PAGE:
author harold shukman 88.
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War or Revolution: Russian Jews and Conscription in Britain 1917
By Harold Shukman
157 pages, $25
Do not let the dry title of this book put you off: This is an unusual, sparkling blend of family and academic history that illuminates the personal and the political with an easy authority and winning style.
Its subject is rooted in the bizarre and dangerous World War I experiences of the author's Russian-born father and uncle. They, and about 3,000 other Jews living in England, were shipped back to Russia in 1917 to fight in an army that had all but ceased to exist by the time they arrived.
How did this happen? Prof. Shukman, an Emeritus Fellow at St. Antony's College, Oxford, and an authority on modern Russian history, notes that by the outbreak of war in 1914, many Jews had fled czarist rule for Britain and were living as aliens, mostly working in the clothing industry. Their presence was tolerated until the increasingly desperate manpower shortage made conscription unavoidable.
But the Jews were not anxious to serve, "In order that the Slavs may maintain their position against the Teutons and an effete and barbarous autocracy be sustained on a tottering throne," as the Jewish Chronicle put it.
Memories of their days in Russia hardened their view that conscription in any army was something to be avoided at all costs. And czarist officials were too busy stirring up anti-Semitic sentiment against the Jews who remained in their clutches to want more Jews back.
But 1917 changed this. The czar was deposed, and Kerensky took charge. Despite this, Russia was on the verge of military collapse. As a desperate measure, Britain and Russia agreed to compel alien Jews with Russian citizenship living in Britain to serve either in the British or the Russian army.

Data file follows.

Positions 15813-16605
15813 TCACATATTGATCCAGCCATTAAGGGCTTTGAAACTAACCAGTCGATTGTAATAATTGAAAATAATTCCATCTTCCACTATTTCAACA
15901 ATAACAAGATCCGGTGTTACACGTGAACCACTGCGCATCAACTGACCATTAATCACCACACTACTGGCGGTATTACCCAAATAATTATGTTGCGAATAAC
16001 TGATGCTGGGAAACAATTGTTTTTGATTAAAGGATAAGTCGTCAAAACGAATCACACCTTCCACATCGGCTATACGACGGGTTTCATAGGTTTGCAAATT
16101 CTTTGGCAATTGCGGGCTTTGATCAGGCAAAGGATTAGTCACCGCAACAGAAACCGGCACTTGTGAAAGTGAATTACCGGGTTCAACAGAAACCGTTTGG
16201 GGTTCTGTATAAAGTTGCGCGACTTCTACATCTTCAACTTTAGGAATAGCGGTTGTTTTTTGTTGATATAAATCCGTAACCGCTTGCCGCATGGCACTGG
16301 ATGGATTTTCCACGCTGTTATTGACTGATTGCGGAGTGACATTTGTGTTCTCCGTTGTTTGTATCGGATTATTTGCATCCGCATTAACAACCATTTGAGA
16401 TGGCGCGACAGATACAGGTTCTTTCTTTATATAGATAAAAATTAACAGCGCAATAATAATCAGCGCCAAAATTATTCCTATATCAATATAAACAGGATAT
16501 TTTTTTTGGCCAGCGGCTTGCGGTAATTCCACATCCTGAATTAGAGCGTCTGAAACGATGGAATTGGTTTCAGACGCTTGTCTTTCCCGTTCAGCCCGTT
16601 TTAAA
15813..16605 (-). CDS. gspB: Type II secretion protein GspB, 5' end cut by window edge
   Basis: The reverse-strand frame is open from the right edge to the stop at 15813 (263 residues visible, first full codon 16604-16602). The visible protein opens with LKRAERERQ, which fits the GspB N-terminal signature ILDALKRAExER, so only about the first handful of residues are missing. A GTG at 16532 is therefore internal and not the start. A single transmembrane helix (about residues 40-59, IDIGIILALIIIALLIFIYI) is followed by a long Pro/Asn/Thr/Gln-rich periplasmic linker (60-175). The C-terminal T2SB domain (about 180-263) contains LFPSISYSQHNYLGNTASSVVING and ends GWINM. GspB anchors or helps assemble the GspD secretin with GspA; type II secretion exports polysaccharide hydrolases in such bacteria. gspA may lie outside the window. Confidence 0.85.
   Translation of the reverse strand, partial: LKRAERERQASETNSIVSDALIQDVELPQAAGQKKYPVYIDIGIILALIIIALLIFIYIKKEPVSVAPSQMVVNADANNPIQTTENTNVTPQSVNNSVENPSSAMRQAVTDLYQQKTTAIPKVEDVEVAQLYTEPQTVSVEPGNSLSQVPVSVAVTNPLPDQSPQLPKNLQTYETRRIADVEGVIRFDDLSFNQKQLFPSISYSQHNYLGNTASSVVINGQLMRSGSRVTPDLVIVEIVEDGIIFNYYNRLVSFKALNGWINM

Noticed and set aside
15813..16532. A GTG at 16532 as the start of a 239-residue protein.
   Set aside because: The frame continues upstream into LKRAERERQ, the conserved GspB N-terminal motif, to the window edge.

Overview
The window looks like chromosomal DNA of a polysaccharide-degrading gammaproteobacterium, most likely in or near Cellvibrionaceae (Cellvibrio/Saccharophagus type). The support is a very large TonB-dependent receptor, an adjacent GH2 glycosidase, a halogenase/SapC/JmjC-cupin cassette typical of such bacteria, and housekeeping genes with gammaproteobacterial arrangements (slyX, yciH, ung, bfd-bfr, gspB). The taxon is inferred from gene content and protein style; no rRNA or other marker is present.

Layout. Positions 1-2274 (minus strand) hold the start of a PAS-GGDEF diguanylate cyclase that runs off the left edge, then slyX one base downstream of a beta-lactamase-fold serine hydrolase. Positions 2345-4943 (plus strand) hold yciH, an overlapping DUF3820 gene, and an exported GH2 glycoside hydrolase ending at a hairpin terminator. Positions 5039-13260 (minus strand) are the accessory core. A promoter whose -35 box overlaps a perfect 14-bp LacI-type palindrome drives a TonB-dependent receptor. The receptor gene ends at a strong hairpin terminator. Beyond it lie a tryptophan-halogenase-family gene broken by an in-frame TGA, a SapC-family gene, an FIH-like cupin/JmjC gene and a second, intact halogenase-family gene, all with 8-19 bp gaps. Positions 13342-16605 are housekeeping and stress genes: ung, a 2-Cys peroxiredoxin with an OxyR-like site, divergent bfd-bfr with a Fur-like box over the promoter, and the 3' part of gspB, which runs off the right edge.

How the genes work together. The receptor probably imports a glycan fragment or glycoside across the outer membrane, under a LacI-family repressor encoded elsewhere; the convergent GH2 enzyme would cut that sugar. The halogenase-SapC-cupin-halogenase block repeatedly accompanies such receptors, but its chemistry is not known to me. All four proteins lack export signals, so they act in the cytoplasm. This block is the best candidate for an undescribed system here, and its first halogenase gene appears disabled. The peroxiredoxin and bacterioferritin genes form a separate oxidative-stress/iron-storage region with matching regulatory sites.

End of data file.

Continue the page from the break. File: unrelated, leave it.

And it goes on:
Most Jews covered by the agreement preferred to lie low. About 4,000 enlisted in the British army. But those who opted for a return to Russia were convinced that conditions there would improve with the change of regime.
They were wrong. They arrived in the grimy port of Archangel in October 1917 to discover chaos. The army had almost ceased to exist as a fighting force and the country was beginning its painful and bloody transformation into the Soviet Union.
The group splintered. A few disappeared, or preferred to stay in the promised workers' paradise. Most tried to get back, but it took them years to find a way out as civil war raged around them. A few returned via service with the French Foreign Legion in North Africa. Others made it by going eastward to Shanghai, then working their passage home. The author's father went south to Constantinople, arriving in London in 1920.
Shukman's account has been 25 years in the making, but his early start enabled him to interview a number of survivors of the ill-fated expedition. His elegantly expressed mastery of the period, and his natural empathy for those groping their way through the perilous paths of a dangerous time, make for moving reading.
One returnee ruefully told the author that going back to Russia "Was the worst thing I ever did in my life." He might have added that the same was true of the officials who dreamed up the harebrained scheme in the first place.